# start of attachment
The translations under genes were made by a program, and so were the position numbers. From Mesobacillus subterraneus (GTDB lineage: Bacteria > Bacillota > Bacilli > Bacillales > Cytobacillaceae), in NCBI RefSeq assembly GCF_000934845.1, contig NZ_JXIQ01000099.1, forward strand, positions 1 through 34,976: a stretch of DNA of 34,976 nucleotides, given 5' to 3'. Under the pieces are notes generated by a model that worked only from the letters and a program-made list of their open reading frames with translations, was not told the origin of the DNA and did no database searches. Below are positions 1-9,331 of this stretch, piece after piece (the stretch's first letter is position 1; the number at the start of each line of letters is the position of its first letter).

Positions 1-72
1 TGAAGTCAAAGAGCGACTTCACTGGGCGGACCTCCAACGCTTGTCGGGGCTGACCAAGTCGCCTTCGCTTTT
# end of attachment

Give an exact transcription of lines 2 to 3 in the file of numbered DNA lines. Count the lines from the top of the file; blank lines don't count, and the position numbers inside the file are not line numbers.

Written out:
Positions 1-72
1 TGAAGTCAAAGAGCGACTTCACTGGGCGGACCTCCAACGCTTGTCGGGGCTGACCAAGTCGCCTTCGCTTTT